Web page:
Should fears be given credence? No. Yes.
Kudos to Gail Rosenblum for her March 24 column on the HPV vaccine (“HPV vaccine worries understandable, but unfounded”). Many journalists fall into the trap of providing a platform for such unfounded fears or seeking balance by giving the antivaccine movement space in their articles. I applaud Rosenblum for sticking to the facts and reporting the science truthfully and objectively.
The HPV vaccine is important not only because it protects women from cervical cancer, but also because it protects against several different cancers in both genders, including anal and oropharyngeal (throat) cancers. HPV is currently the leading cause of both of these cancers, and protecting our boys and girls from them is a cause worthwhile.
Karen Ernst, St. Paul
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It appears that a cost/benefit analysis is in order regarding the HPV vaccine. While human papillomavirus is contracted by the majority of sexually active men and women, it is naturally cleared from the body within two years by more than 90 percent of those infected. In addition, antibodies to the type contracted (of the more than three dozen known types of HPV) remain in the body to help prevent future reinfection with that type.
When HPV infection does not clear from the body naturally, the infection becomes chronic. Women with chronic HPV can develop cervical cancer and die. However, since Pap test screening became a routine part of health care for American women in the 1960s, cervical cancer cases in the United States have dropped 74 percent.
Regarding the Gardasil vaccine, there were thousands of reports of sudden collapse with unconsciousness within 24 hours, seizures, muscle pain, disabling fatigue, Guillain-Barré syndrome, facial paralysis, brain inflammation, rheumatoid arthritis, lupus, blood clots, optic neuritis, strokes and other serious health problems, including death. Adverse event reports for Cervarix have been similar. As of August 2012, a total of 26,304 reports had been made to the federal Vaccine Adverse Event Reporting System associated with Gardasil or Cervarix, including 118 deaths.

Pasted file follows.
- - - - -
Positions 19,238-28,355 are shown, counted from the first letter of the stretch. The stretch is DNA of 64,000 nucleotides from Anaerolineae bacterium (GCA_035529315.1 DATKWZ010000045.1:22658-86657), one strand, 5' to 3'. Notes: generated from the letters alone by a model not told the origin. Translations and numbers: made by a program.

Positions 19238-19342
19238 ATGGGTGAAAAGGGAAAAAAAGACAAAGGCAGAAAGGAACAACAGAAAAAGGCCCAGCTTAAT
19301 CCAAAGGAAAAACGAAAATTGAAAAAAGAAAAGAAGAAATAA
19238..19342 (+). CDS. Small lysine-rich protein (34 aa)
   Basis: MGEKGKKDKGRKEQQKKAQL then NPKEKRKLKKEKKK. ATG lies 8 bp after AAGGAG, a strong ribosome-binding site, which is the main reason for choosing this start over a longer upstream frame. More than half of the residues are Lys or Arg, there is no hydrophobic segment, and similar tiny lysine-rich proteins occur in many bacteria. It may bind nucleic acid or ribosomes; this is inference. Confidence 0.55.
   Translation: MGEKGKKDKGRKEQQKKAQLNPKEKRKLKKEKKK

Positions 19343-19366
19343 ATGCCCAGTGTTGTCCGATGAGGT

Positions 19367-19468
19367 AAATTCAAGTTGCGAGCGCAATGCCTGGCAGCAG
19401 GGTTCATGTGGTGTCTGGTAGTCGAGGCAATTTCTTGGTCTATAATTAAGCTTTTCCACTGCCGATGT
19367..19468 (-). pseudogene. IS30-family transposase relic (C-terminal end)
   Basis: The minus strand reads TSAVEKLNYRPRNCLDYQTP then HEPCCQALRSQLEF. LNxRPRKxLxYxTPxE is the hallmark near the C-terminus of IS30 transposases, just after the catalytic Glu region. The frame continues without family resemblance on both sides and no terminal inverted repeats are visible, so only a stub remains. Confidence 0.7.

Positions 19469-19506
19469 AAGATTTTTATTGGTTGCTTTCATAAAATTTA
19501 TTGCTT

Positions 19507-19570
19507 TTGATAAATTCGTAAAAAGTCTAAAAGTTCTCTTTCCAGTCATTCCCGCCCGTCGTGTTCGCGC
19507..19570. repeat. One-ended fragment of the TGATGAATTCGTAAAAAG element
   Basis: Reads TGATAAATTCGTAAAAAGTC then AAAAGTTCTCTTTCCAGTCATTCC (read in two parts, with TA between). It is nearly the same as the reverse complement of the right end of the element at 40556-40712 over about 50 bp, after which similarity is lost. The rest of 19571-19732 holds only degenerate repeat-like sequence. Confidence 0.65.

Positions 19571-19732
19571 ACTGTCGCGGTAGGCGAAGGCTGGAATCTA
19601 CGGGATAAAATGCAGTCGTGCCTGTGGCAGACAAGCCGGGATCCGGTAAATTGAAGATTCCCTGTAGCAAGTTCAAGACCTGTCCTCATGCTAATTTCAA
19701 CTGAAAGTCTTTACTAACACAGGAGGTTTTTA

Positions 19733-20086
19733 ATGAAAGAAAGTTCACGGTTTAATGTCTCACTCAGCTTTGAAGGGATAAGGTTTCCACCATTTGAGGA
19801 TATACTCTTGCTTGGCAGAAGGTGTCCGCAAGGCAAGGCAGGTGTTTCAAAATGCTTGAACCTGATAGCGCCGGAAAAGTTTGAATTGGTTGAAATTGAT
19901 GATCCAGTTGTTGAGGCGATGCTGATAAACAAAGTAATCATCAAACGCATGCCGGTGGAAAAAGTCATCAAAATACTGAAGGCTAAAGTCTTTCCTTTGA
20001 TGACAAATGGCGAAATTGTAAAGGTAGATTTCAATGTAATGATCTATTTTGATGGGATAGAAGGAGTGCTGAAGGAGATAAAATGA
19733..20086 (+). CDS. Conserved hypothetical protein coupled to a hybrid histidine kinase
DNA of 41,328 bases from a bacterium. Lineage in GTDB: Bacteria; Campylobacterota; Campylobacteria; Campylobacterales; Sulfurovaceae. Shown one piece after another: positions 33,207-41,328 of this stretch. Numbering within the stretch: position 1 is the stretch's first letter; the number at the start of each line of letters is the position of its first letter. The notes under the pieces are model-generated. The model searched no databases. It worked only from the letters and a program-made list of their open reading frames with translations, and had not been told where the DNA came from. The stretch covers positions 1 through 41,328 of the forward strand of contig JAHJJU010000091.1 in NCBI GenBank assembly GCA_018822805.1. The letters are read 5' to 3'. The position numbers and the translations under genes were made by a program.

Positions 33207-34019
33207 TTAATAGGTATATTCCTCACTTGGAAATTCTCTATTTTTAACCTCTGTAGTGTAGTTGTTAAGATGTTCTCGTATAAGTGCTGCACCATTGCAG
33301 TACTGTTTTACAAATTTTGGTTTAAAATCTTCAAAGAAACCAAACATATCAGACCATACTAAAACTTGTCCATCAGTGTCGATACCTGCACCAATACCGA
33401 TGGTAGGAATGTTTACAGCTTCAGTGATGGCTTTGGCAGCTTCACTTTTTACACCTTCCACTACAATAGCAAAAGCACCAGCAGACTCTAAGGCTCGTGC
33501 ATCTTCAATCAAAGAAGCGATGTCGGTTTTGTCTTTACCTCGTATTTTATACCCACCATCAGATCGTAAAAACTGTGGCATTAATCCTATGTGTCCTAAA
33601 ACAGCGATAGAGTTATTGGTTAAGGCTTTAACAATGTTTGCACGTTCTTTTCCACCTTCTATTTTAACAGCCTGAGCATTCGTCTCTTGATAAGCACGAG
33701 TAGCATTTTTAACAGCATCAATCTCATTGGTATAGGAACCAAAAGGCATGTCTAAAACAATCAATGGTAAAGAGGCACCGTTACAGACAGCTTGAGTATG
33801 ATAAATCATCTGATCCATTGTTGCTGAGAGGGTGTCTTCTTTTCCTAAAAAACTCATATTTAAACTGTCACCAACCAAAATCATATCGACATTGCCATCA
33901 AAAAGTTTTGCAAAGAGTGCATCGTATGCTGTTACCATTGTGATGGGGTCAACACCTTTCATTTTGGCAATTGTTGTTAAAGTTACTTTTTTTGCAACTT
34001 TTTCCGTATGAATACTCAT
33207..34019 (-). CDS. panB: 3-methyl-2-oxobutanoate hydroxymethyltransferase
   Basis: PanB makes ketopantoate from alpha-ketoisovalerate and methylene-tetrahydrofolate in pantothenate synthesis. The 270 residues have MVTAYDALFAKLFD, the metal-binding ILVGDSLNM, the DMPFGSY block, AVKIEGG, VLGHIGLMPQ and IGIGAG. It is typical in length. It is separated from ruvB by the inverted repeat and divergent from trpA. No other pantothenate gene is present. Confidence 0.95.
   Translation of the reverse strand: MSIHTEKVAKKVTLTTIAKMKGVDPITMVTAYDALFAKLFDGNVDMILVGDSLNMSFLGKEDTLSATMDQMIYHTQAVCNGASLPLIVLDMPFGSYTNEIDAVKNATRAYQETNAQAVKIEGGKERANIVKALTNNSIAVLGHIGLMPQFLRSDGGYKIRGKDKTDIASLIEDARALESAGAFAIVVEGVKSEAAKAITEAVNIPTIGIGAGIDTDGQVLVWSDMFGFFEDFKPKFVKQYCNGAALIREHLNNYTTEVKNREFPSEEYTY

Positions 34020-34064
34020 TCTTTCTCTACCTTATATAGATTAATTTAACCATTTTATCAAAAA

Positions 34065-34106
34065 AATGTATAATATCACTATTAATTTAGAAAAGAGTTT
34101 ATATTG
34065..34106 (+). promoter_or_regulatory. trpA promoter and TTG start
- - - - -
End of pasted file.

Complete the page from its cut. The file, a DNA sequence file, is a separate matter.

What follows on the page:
So much for at least some of the costs of getting an HPV vaccination. The benefits are a bit more elusive. I’ll have to get back to you if I find any.
Pam McAlister, St. Paul
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Options are available for student of color
While it is true that an achievement gap exists between students of color and Caucasian students, the March 23 commentary by Eva Lockhart (“Achievement gap? More like a reward gap”) was premature, misguided and misleading.
The fact is that while some national scholarships have already been doled out, almost no local scholarships have. Those national scholarships are highly, highly competitive.
Locally, I hope Lockhart’s student Malik minimally applied for the Wallin Scholarship or the Page Scholarship. If he has applied to the University of Minnesota or St. Thomas, both have very generous scholarships for low-income students that he would be a near shoo-in to receive.
What is implied is that a student like Malik won’t be able to receive the funds necessary to attend college. If the young man fills out his FAFSA (Free Application for Federal Student Aid), it sounds like he will be eligible to receive a full Pell Grant, which would enable him to attend college for free through the Power of You program at Minneapolis Community and Technical College. In addition, other state and federal assistance will be available.
The Opinion section is produced by the Editorial Department to foster discussion about key issues. The Editorial Board represents the institutional voice of the Star Tribune and operates independently of the newsroom.